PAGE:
It may sound fishy, but in the sea off the coast of Hong Kong - not far beyond the polluted waters of Victoria Harbour - a growing number of enthusiasts are on the hunt for one of fishing's biggest prizes - the strikingly beautiful marlin.
Immortalised in Ernest Hemmingway's book, The Old Man and the Sea, in this part of the world fishing for marlin - large fish with spear-like bills - is usually associated with the Philippines; it is hard to believe that anything other than flotsam and jetsam can survive in the polluted waters surround the city.
However, Kim Stuart, who has been fishing off the coast of Hong Kong for 23years, knows differently.
South African-born Stuart, 55, was raised in Kenya and runs Tailchasers, a company that operates a 46-foot Bertram Sportfisher boat, which can hold up to seven anglers.
It varies each day how far out to sea he will travel to find the different fish for which he is searching, but marlin fishing is Hong Kong's 'best-kept secret', Stuart says.
'In 1985 two people went out on a pleasure boat; they were keen anglers so brought some fishing gear with them and threw a line out. Just off Sai Kung one of them hooked a black marlin that was an estimated weight of 350 pounds [about 158kg].
'They lost it as they didn't have the right fishing gear, but it showed that these fish were in Hong Kong waters. People began buying sports boats with all the right fishing gear, but the number of boats never reached above five and dwindled after that. More people are getting into now, [but] I still look upon it as Hong Kong's best-kept secret.'
The black marlin for which Stuart fishes are not targeted by local fishermen or trawlers and can weigh from about 45kg up to 158kg. He also searches for other fish not commonly caught in the waters off Hong Kong, such as sailfish - with large dorsal fins and, like marlin, elongated bills - mahi-mahi or dorado, barracuda and queenfish, which have been caught only recently. But the black marlin is the most prized catch.
'The black marlin is a huge fish and a natural fighter. Once hooked they don't stop fighting, they just keep going. It's a question of who tires first, the marlin or the angler - it's always the angler,' he says.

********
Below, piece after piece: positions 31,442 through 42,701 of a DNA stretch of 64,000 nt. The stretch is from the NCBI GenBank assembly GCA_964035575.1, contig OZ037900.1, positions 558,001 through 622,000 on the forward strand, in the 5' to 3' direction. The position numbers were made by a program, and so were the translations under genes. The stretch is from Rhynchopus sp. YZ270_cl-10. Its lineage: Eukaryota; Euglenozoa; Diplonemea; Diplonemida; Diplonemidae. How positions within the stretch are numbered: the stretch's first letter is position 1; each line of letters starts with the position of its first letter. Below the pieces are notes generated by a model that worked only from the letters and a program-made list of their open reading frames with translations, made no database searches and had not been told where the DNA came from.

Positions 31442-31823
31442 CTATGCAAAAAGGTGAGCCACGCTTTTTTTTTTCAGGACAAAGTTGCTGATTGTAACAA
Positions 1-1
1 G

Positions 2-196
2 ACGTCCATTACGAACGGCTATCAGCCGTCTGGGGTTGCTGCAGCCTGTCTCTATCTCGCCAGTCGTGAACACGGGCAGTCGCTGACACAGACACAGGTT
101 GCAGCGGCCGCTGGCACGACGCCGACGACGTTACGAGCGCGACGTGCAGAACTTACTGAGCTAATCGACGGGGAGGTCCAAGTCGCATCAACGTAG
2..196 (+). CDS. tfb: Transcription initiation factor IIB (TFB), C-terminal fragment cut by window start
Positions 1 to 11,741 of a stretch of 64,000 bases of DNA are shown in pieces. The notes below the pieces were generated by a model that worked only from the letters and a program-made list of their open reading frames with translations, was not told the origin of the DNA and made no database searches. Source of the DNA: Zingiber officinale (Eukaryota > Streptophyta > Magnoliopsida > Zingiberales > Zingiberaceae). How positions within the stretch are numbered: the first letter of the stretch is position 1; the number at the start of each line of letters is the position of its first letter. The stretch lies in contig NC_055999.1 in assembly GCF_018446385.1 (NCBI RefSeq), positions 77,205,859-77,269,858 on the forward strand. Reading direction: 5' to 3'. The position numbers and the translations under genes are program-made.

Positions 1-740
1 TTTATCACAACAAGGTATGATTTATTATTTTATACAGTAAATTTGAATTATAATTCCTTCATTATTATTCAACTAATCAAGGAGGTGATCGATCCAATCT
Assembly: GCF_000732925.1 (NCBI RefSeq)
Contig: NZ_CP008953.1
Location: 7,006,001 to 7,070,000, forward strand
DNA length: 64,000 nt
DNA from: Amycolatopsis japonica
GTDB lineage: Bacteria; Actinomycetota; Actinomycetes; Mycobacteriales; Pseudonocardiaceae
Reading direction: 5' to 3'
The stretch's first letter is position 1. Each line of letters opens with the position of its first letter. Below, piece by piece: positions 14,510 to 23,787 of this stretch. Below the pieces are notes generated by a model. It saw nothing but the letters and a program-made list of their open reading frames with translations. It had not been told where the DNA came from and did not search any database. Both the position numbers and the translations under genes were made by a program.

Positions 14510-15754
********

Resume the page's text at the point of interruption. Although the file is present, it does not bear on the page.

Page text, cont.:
Not that you would keep a marlin for long if you landed one when fishing on Stuart's boat, because he returns any marlin that is caught to the sea , no matter how big it is. Marlin have been heavily fished, particularly by Japanese fishermen, and because of this their numbers have dwindled considerably.
On other occasions Stuart will tag marlin he catches to help build up data on the fish and their habits because little is known about them.
'The reaction in the past has been that there are no fish in Hong Kong [waters] because it's too polluted, but word has got out; people are now beginning to realise what can be caught in Hong Kong and they are stunned by it,' Stuart says.
Yakoob Alladin, a Hong Kong fishing enthusiast, agrees and says the adrenalin rush he feels from catching a large marlin is unrivalled. 'You are trawling your lure in the water, when all of a sudden your rod doubles over and, before you know it, this big, mean black marlin clears the water in all its glory. You wonder at this point, who's in charge here? And for the duration of the fight, all your personal thoughts and worries about life vanish as you do battle, one on one, with this magnificent fish.'
The biggest black marlin Alladin has battled probably weighed about 115kg, but after an hour's fight the fish suddenly bolted and snapped his line, as if made of cotton. 'There are much bigger ones out there,' Alladin says. 'I'm sure some lucky angler is going to land one soon.'